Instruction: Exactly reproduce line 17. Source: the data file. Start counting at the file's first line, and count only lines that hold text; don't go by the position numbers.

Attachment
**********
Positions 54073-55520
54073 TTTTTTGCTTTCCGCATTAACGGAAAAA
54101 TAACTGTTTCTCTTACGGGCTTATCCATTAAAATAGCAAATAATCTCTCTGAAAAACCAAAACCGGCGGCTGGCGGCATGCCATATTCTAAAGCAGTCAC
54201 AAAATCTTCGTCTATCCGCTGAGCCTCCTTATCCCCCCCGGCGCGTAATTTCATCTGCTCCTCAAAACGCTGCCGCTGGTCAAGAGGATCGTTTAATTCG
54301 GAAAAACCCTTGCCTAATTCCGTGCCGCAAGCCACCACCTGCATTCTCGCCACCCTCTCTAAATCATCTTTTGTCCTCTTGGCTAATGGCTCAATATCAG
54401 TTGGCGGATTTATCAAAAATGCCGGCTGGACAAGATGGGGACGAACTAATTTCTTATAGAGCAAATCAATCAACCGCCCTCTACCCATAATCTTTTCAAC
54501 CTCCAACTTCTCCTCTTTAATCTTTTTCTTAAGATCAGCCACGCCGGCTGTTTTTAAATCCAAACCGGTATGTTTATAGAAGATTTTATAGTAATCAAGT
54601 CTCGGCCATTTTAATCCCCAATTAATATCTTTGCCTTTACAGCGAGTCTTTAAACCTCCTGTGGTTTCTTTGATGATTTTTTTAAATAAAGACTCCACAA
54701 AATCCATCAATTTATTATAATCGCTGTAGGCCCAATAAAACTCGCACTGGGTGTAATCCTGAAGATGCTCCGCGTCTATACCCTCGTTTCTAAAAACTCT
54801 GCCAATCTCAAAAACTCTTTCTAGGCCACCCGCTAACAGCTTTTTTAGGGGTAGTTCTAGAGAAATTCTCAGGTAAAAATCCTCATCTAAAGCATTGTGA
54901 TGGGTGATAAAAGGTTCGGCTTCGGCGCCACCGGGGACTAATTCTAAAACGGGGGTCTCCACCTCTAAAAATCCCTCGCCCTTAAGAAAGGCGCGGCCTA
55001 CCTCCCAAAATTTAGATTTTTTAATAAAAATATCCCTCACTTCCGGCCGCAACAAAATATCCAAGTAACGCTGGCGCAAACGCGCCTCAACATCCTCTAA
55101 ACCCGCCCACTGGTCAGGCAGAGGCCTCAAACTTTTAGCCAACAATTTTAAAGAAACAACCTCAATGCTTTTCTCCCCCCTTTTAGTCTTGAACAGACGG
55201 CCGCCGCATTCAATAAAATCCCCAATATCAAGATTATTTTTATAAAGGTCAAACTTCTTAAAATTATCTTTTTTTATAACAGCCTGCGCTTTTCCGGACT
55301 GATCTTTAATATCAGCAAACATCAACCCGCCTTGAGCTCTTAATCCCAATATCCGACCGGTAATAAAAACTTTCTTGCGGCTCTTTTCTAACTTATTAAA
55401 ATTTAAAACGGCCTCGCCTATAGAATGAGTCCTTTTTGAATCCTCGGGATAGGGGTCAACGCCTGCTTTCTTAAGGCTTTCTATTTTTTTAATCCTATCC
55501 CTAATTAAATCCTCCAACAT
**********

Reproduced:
55501 CTAATTAAATCCTCCAACAT